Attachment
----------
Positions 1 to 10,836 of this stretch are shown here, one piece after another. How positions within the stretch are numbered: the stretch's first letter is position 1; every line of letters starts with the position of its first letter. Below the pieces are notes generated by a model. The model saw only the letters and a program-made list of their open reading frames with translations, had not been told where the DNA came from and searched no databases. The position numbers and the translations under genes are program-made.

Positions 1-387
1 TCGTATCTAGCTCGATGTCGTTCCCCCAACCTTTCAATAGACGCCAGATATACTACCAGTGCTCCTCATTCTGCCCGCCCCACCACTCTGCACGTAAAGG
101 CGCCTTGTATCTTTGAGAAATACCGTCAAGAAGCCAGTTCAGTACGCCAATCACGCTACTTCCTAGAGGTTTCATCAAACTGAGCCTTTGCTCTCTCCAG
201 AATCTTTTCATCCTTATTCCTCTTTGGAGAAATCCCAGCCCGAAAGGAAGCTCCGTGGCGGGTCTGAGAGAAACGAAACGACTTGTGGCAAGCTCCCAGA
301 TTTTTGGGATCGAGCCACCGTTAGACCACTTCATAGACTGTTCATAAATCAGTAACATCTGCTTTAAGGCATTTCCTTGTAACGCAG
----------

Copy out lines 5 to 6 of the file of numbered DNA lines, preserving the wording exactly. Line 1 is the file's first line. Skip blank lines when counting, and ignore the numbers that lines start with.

201 AATCTTTTCATCCTTATTCCTCTTTGGAGAAATCCCAGCCCGAAAGGAAGCTCCGTGGCGGGTCTGAGAGAAACGAAACGACTTGTGGCAAGCTCCCAGA
301 TTTTTGGGATCGAGCCACCGTTAGACCACTTCATAGACTGTTCATAAATCAGTAACATCTGCTTTAAGGCATTTCCTTGTAACGCAG